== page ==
Here, we present the case of a young child seen by our pediatric psychiatry consultation-liaison service initially in the pediatric intensive care unit after concerns for intractable delirium were raised. A comprehensive history, careful physical exam, and lorazepam challenge were critical in distinguishing catatonia from delirium, and serial Pediatric Catatonia Rating Scale (PCRS) measurements were essential in ensuring improvement and resolution in this case.7

Case Vignette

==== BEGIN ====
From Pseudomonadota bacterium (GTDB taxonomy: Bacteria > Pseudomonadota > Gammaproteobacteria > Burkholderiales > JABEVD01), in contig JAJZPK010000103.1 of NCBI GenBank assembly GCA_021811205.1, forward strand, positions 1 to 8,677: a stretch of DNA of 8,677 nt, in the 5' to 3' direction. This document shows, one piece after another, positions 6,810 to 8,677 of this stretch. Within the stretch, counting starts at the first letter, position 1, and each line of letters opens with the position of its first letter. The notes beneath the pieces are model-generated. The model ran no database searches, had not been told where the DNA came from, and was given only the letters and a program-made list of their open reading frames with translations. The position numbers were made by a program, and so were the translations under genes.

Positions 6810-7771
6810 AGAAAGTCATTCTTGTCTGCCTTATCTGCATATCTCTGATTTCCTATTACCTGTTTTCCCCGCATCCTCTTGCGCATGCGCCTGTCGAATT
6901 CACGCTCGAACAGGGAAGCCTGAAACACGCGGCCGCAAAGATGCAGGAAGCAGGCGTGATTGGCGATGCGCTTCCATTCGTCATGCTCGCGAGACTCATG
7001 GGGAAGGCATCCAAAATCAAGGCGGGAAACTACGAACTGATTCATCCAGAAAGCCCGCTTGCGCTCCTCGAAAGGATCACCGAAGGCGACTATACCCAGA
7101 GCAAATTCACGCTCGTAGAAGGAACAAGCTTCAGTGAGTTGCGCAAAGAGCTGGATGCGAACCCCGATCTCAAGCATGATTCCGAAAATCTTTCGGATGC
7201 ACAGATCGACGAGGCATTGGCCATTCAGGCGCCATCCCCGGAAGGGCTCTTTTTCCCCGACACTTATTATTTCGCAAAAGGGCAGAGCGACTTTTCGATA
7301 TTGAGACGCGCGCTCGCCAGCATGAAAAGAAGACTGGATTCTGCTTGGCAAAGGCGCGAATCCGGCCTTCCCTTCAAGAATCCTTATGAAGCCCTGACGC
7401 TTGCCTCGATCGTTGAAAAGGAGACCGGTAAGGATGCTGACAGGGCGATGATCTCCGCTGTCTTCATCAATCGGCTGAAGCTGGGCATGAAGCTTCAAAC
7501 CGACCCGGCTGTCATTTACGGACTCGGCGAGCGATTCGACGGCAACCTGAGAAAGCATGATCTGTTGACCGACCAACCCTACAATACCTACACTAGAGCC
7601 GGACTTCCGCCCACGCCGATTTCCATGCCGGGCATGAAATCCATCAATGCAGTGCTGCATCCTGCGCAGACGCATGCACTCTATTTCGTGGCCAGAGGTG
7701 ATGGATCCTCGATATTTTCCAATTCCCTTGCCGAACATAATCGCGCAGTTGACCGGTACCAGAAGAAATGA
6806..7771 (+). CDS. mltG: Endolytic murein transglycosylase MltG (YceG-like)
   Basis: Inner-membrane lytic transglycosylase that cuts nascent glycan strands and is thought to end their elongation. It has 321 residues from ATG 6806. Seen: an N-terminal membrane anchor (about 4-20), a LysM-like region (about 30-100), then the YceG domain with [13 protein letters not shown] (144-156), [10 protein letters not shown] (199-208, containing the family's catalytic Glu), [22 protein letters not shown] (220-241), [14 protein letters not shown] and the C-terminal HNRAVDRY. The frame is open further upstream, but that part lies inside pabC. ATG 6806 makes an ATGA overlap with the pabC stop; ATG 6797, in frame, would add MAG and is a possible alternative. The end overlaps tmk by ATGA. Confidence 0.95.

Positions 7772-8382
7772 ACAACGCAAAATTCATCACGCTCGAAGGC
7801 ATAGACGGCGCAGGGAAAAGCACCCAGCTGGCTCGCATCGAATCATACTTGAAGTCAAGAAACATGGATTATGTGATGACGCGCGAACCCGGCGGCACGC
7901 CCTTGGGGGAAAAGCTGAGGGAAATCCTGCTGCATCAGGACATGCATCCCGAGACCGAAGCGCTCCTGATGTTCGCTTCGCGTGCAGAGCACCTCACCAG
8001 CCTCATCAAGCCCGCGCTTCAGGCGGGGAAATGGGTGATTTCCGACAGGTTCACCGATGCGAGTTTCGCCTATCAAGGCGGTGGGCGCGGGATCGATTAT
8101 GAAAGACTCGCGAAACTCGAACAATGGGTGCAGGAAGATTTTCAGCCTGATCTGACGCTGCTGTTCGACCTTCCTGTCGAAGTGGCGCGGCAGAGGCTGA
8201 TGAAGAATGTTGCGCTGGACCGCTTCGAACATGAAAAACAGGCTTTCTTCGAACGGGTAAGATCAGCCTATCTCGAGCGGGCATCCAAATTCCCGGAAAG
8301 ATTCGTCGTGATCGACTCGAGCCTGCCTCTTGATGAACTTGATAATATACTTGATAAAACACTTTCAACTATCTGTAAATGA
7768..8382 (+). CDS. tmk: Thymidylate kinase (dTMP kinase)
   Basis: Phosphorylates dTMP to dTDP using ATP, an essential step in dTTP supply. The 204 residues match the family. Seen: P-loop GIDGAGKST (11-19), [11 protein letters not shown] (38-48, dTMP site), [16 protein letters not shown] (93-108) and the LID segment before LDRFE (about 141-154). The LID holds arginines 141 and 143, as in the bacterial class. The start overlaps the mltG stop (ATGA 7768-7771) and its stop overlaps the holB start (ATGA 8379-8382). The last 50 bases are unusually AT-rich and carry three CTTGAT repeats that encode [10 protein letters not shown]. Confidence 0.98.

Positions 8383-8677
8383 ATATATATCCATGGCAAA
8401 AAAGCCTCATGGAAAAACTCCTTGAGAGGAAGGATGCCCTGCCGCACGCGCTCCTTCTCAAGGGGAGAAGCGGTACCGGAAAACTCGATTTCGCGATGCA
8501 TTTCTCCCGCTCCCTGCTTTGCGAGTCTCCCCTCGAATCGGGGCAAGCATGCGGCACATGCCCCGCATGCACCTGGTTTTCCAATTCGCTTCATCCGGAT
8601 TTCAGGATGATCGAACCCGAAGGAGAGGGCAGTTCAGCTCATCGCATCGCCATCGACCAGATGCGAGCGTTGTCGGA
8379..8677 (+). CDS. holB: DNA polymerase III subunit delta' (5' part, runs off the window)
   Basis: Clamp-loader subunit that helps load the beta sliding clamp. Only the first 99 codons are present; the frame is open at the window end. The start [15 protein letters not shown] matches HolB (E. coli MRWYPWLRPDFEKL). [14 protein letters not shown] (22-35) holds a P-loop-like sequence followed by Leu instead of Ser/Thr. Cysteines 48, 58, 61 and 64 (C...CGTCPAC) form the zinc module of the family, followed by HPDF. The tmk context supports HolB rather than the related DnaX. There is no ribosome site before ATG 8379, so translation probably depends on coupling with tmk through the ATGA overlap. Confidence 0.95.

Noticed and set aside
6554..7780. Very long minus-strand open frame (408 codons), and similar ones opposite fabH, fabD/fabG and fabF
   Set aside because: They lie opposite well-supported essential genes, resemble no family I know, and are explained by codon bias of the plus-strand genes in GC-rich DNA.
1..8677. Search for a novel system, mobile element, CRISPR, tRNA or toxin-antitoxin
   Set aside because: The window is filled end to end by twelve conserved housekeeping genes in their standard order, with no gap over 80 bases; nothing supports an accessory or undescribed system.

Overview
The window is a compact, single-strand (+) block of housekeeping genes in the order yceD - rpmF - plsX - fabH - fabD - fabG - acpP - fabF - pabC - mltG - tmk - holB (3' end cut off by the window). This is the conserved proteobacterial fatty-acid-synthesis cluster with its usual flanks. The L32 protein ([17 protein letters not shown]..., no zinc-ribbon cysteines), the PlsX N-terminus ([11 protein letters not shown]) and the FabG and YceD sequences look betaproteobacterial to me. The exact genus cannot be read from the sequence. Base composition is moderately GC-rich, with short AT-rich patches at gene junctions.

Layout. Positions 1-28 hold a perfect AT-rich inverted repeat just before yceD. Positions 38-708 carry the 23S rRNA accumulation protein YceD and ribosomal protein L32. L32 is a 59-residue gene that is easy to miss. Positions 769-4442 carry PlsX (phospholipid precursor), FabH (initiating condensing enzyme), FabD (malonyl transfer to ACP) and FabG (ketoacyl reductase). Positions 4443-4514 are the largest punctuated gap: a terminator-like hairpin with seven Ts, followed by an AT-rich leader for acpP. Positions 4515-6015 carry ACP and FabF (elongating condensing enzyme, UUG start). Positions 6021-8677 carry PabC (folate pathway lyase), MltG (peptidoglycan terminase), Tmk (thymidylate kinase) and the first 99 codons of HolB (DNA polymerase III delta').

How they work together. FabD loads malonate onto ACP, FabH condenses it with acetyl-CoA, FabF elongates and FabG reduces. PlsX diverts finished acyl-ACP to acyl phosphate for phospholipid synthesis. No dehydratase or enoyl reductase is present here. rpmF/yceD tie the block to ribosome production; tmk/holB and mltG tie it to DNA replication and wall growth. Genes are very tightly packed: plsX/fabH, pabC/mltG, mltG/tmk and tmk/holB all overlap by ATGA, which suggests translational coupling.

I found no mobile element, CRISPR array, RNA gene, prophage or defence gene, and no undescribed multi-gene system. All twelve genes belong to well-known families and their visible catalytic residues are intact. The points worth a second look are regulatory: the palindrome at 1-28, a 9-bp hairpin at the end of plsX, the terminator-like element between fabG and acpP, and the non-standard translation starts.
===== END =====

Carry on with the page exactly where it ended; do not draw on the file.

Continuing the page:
The child was a 6-year-old female patient with no notable past medical or psychiatric history. Her development, including all milestones, was appropriate without any delays. Her presenting symptoms included high fever (105.2oF) and vomiting, for which she was brought to the pediatrician and then the emergency department, but she was discharged home with a presumed viral illness. Two days later, the patient was taken to the emergency room again and subsequently admitted to a community hospital, but in decompensated septic shock. Laboratory studies were notable for a lactate of 20, leukocytosis of 31.7, transaminitis (AST 1914, ALT 472), as well as blood and wound cultures positive for GAS. She was admitted to the pediatric intensive care unit and required pressor medications. Her course was complicated by multi-organ failure, disseminated intravascular coagulation and limb ischemia with significant lower extremity abscesses. She was sedated, intubated, and paralyzed with fentanyl, midazolam, and vecuronium. Three days later, the patient was transferred to our institution due to the complicated nature of her case.